Prof James Screen
ArctiCONNECT: Consequences of Arctic warming for European climate and extreme weather
Natural Environment Research Council £2.5m; 2020-2023
The overarching aim of ArctiCONNECT is to harness advances in observing and modelling capabilities and novel analysis tools to transform abstract reasoning into a predictive understanding of the effects of Arctic amplification on European climate and extreme weather. ArctiCONNECT brings together experts in climate dynamics, polar and subpolar oceanography, and meteorology, working with theory, observations, and models of varying complexity. It is unclear whether and how dramatic current and future changes in the Arctic will affect Europe. ArctiCONNECT will transform understanding of the effects of Arctic warming on European climate and extreme weather, through an innovative and integrative program of research bridging theory, models of varying complexity, and observations. It will uncover the atmospheric and oceanic mechanisms of Arctic influence on Europe; determine the ability of state-of-the-art climate models to simulate realistic Arctic-to-Europe teleconnections; and quantify and understand the contribution of Arctic warming to projected changes in weather extremes and societal hazards.
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Emergence of climate hazards
Natural Environment Research Council £2.2m; 2019-2022
Climate hazards are weather and climate 'extreme events' that can cause loss of life, injury, or other health impacts, as well as damage and loss to property, infrastructure, livelihoods, service provision, and environmental resources. Such events are, most likely, influenced by global climate change in ways that we do not currently understand. Future climate change may further exacerbate their impacts. This project assesses the impact of climate change on climate hazards in the past and present and project forward their changes into the future. There is a focus on the next 30 years because of the relevance of this time scale for adaptation strategies produced by governments, businesses and individuals. EMERGENCE uses information from state-of-the-art climate models, including from models with unprecedented fine detail. It also uses cutting edge observations in order to constrain climate model predictions using changes already observed, drawing on new and improved analysis techniques (including event attribution, machine learning and feature tracking) that were not available or not widely applied during previous assessments of climate hazards from older models. The hazards addressed are: extreme heat stress events, tropical deluges and droughts, and storms with their associated extreme winds and rainfall. Information will be integrated into global indicators that will form a snapshot summary of climate hazard risks that, in turn, will be an essential resource for policy makers.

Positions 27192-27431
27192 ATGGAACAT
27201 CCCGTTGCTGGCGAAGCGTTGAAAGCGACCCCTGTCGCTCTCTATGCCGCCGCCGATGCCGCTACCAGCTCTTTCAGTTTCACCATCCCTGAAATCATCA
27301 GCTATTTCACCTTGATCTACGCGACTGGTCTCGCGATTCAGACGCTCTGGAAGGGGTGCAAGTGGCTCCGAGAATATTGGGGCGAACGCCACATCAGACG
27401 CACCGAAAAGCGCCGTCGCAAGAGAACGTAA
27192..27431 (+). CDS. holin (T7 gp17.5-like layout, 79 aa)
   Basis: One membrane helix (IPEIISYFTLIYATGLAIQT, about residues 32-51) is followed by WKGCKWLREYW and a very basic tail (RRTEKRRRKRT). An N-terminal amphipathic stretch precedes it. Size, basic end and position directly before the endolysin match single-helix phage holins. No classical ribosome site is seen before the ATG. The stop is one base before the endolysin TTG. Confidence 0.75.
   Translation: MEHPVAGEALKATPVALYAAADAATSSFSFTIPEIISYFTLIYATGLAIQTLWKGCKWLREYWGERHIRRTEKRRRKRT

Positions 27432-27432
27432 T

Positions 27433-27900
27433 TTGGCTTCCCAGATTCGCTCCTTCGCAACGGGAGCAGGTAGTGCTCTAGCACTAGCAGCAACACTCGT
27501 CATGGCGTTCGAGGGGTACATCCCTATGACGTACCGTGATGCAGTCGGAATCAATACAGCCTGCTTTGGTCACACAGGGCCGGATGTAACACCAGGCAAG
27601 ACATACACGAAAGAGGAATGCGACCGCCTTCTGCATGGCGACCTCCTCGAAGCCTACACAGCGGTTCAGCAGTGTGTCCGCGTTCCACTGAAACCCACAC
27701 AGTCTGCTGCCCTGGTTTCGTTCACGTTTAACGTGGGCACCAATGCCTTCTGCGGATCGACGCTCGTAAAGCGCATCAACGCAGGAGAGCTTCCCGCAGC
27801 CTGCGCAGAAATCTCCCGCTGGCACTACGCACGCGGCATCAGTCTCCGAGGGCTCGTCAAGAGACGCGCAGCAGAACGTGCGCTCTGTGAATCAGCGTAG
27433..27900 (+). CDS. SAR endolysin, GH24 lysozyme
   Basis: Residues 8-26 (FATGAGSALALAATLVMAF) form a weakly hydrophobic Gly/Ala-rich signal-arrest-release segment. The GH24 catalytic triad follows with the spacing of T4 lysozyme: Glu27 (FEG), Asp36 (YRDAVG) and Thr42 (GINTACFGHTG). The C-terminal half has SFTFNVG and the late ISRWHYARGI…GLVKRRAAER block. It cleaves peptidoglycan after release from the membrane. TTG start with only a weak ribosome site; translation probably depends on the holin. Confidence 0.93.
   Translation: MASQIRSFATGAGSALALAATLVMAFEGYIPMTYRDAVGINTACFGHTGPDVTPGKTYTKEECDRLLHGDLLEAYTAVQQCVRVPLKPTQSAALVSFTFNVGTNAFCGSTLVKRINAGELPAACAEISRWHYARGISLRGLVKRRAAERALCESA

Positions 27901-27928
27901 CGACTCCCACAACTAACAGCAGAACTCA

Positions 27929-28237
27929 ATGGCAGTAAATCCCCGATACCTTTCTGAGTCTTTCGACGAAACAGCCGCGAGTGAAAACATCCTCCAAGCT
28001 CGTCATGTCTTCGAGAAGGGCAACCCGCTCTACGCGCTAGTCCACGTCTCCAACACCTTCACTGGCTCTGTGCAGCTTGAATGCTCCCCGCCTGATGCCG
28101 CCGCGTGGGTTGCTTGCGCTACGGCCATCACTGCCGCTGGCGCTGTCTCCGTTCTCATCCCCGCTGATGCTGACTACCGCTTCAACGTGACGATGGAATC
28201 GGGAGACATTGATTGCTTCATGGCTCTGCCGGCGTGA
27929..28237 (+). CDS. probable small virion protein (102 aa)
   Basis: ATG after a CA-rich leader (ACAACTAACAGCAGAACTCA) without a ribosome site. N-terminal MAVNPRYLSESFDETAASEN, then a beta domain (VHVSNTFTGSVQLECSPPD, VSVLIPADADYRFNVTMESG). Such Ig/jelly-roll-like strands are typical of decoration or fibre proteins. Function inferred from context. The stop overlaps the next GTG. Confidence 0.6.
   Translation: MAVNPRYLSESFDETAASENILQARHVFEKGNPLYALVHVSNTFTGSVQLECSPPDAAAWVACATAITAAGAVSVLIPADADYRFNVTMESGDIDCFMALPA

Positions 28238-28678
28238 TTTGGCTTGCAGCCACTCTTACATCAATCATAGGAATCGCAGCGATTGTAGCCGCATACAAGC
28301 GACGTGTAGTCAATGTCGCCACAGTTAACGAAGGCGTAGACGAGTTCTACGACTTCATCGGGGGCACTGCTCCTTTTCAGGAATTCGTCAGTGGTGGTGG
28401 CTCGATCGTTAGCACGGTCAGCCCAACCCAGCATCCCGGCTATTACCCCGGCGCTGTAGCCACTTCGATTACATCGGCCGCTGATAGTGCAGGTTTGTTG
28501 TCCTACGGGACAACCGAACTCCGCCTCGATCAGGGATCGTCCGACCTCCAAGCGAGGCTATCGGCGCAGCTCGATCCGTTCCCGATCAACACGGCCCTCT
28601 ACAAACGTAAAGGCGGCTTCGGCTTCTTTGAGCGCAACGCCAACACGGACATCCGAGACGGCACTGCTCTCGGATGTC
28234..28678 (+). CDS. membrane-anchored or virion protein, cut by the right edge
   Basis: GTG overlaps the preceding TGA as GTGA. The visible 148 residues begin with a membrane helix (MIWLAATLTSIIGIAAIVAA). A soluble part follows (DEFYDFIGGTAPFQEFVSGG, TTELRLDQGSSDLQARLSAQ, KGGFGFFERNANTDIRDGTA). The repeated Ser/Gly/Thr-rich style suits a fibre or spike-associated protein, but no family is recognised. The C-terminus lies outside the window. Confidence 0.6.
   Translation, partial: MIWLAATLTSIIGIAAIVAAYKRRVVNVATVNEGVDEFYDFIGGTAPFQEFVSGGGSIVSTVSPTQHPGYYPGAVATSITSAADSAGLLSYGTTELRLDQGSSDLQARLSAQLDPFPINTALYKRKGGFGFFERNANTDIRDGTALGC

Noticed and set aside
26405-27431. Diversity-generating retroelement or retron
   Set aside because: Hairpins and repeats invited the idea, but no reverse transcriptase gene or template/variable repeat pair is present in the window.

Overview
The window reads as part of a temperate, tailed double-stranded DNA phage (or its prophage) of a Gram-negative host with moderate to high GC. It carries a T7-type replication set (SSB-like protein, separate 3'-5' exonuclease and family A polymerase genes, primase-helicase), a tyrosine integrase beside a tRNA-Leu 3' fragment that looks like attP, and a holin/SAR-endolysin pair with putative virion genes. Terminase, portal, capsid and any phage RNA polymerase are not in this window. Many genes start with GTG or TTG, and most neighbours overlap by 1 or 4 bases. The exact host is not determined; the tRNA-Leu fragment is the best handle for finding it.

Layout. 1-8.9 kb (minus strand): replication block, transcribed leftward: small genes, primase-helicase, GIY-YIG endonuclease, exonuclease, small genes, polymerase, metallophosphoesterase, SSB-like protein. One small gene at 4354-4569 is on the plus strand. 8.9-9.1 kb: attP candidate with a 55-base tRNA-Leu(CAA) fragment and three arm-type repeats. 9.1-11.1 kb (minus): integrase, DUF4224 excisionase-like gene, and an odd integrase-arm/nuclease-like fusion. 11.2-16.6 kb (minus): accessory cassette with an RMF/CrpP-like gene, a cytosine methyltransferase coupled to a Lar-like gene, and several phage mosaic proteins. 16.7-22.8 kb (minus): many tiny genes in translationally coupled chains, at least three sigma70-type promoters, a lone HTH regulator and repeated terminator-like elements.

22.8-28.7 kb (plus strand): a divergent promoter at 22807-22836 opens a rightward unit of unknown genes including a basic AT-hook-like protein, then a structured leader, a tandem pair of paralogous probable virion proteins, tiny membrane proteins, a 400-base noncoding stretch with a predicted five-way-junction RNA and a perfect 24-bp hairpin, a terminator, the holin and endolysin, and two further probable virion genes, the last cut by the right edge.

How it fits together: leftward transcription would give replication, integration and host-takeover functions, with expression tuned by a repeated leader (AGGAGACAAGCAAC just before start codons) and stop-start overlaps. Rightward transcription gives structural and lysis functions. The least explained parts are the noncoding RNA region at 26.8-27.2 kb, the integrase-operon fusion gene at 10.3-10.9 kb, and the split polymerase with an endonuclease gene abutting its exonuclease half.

Robust spatial projections of real-world climate change
Natural Environment Research Council £3.7m; 2016-2020
This project aims to provide a step-change in the ability of climate scientists to produce robust projections of climate change and to quantify the uncertainties in projections. A new framework will be developed that combines information from models, observations and our basic understanding of climate with modern statistical techniques to produce projections. This new framework will be applied to three important climate regimes of Earth: tropical and subtropical temperature and precipitation change; middle latitude cyclones and anti-cyclones; and polar temperature and sea-ice changes. It brings together leading UK scientists (many are IPCC authors) from the Universities of Exeter, Reading, Oxford and East Anglia, and the Met Office, to address this grand challenge in climate science. It aims to precipitate a cultural shift that unifies diverse approaches from techniques to understand climate process and statistical methods and consolidate the UKs position as a world-leading centre for climate projection science.